Royal Visits to Mansfield
Although a royal manor and set in the midst of a royal hunting forest, there is no record of a king or queen visiting Mansfield in medieval times. The only indication that there may have been a royal presence in the town is the area known as King’s Stand which appeared on Ordnance Survey maps until quite recent years. This area, now swallowed up by a sand quarry, was by the side of Berry Hill Lane, almost opposite Berry Hill Hall.
The term “King’s Stand” is common on old maps of royal hunting forests, and indicates the area where a royal hunting party would await the game being driven towards them by beaters. Of course in medieval times Mansfield would have been much s maller than it is today, and King’s Stand would have been deep in Sherwood Forest and not, as now, in the suburbs.
If there is little evidence of any royal visit to Mansfield in medieval times, the opposite is the case with nearby Clipstone. Although the only physical evidence on the ground are the few remains of King John’s Palace, Clipstone was visited by every monarch from Henry II to Richard II, and was even the site of a Parliament in 1290, in the reign of Edward I. The first recorded royal visit to Mansfield did not take place until as late as 1881, when Prince Leopold, the fourth and youngest son of Queen Victoria and Prince Albert, passed through the town on the 29th June. It was not an official visit, indeed the townsfolk had very little warning that he would passing through Mansfield at all. The Prince and his royal party were being driven in open horse- drawn carriages from Bestwood Lodge, the home of the Duke and Duchess of St. Alban’s, to Welbeck Abbey, the home of the Duke and Duchess of Portland, and stopped for a change of horses at the Swan Hotel.
The first official visit to Mansfield took place fifteen years later, on the 19th December 1896, when the Duke and Duchess of York (the future King George V and Queen Mary) travelled to the town by horse-drawn carriage from Welbeck Abbey, passing through Warsop and Mansfield Woodhouse. A reception was held in the Market Place in front of thc Town Hall where the royal couple were welcomed by the Mayor, Robert Barringer, and an address was read by the Town Clerk, John Harrop White. The Duke and Duchess later departed from the Midland Station on a special train to London.
On the 25th June 1914, King George V and Queen Mary paid the first official visit to Mansfield.
As King George V and Queen Mary the royal couple made two further official visits to Mansfield, in 1914 and 1928, while in 1912 the Queen made a brief visit to inspect the general hospital, when she and her husband, the King, were staying as guests of the Duke of Portland at Welbeck Abbey.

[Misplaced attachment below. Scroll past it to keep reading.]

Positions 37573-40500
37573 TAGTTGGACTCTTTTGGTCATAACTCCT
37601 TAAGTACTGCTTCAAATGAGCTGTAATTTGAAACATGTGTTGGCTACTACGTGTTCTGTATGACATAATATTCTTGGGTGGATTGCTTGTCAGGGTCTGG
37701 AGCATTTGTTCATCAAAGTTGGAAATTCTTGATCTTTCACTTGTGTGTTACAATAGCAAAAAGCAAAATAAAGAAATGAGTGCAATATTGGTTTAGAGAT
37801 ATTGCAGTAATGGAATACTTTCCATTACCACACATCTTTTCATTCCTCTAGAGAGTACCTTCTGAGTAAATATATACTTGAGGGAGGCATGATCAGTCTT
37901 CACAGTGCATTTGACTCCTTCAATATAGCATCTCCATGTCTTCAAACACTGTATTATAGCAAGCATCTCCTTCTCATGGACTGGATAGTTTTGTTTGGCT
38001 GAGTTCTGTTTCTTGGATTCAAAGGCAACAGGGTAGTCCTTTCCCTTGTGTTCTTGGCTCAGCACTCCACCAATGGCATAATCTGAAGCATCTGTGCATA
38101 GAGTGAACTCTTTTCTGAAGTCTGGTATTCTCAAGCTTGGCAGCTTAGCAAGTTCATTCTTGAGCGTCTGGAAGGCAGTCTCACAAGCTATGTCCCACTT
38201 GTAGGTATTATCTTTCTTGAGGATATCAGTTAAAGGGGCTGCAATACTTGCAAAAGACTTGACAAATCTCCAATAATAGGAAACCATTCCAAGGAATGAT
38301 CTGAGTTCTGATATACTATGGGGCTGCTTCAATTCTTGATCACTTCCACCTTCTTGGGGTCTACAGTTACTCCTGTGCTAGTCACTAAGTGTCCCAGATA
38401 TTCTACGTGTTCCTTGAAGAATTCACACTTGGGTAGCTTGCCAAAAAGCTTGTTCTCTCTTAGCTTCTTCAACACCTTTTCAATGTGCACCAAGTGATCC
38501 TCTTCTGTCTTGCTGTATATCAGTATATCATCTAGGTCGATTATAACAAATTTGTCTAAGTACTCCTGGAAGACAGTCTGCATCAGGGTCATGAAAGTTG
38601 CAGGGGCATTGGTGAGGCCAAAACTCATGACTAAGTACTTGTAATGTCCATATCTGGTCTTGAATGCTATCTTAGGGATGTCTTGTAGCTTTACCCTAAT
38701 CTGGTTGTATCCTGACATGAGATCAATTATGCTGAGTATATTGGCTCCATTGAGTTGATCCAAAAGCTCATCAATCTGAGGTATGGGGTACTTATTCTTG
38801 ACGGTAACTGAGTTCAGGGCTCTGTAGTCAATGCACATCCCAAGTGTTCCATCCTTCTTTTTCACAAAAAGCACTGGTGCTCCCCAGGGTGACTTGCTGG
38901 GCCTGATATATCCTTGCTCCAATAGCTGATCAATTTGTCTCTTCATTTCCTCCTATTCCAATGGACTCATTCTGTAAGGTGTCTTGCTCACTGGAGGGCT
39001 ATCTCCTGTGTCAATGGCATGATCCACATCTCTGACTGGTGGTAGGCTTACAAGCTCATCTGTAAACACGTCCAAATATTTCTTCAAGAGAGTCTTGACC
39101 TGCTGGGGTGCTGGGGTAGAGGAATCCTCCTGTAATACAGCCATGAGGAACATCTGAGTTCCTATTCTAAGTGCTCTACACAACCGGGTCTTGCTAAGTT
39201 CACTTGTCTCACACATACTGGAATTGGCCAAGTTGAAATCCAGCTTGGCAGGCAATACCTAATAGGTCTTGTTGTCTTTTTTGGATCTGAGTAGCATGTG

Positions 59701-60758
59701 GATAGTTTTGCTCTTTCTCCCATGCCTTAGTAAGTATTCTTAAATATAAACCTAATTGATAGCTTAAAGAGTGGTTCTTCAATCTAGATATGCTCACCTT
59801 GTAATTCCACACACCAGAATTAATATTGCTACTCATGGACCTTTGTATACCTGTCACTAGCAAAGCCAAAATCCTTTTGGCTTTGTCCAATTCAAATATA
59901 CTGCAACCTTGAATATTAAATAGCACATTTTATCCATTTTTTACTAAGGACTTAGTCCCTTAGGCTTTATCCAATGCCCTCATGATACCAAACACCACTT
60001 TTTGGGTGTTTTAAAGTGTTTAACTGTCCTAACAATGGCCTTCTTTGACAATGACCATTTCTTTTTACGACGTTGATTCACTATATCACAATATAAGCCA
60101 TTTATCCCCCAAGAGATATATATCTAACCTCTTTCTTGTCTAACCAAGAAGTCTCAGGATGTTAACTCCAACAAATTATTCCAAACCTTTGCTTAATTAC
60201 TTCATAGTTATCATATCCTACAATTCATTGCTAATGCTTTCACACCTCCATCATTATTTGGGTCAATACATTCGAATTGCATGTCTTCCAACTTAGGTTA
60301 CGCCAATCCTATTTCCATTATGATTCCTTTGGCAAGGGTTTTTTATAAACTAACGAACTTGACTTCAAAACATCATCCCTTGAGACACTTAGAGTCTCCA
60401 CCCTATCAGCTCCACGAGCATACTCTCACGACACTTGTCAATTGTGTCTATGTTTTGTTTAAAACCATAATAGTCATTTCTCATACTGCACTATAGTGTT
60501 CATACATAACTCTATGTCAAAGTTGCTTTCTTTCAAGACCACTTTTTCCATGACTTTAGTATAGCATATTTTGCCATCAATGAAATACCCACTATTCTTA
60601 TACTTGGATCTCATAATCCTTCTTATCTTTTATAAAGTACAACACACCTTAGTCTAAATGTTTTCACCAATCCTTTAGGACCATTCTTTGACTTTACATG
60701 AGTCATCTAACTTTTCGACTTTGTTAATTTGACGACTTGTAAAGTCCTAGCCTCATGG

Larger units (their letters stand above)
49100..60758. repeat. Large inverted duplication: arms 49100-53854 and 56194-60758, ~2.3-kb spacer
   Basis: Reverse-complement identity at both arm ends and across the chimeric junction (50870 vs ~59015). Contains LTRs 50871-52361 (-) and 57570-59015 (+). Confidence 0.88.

As on their previous visit a reception was held in front of the Town Hall in the Market Place, and they then made a tour of the town which included a visit to the Rock Valley factory of Barringer, Wallis and Manners Ltd, tin box manufacturers, before going on to Forest Town where they visited the Drill Hall and lnstitute as well as (in an unscheduled diversion) the home of Mr. & Mrs Mottishaw, a miner and his wife. The King and Queen also opened the King Edward VII wing of the General Hospital before moving on to visit Mansfield Woodhouse and Warsop.
Their official visit on the 11th July, 1928 – their first by car – was a comparatively short visit. They arrived in the Market Place on the Wednesday morning and after a reception there, moved on to Nottingham Road where they greeted by 7000 elementary schoolchildren, before driving to Nottingham. In the evening, on their return from Nottingham, the King and Queen visited Mansfield Woodhouse and a reception was held in their honour at Yeoman Hill Park.
The Prince of Wales, the future King Edward VIII and, upon his subsequent abdication, the Duke of Windsor, visited Mansfield twice. An official visit took place on the 1st August 1923, at which he was welcomed by about 5,000 school children gathered in the Market Place in front of the Town Hall. The second visit was ten years later and a was a much formal affair – indeed only a few people were aware of his presence.
It took place on a Saturday evening on the 11th February 1933, when the Prince, accompanied by the Duchess of Portland, first visited an unemployment Social Centre in Mansfield, where the Prince was able to have an informal chat with unemployed miners, before moving on to visit Harlow Wood Orthopaedic Hospital.
This hospital had been officially opened three and a half years earlier- by the Duchess of York the future Queen Elizabeth, consort of King George VI, and mother of the present Queen Elizabeth II, when she visited Mansfield on the 4th August 1929.
During the Second World War, on the 27th April 1944, the Princess Royal visited the General Hospital.
On the 29th June 1949, Princess Elizabeth (later to become Queen Elizabeth II) and her husband The Duke of Edinburgh came to Mansfield to lay the foundation stone at the Portland Training College. The following year, on the 24th July 1950, Queen Elizabeth, consort of King George VI, formally opened the College.
1977 marked the silver jubilee of the reign of Queen Elizabeth II, and to mark the event Her Majesty undertook a tour of her realm, visiting Mansfield on the 28th July. It was an occasion of great excitement and drew massive crowds.
The Queen, and her husband Prince Philip, officially opened the new public library, and then went on a walkabout along Westgate before signing the visitors book Town Hall.
On the 7th February 1985, Prince Charles and Princess Diana, the Prince and Princess of Wales, visited Mansfield.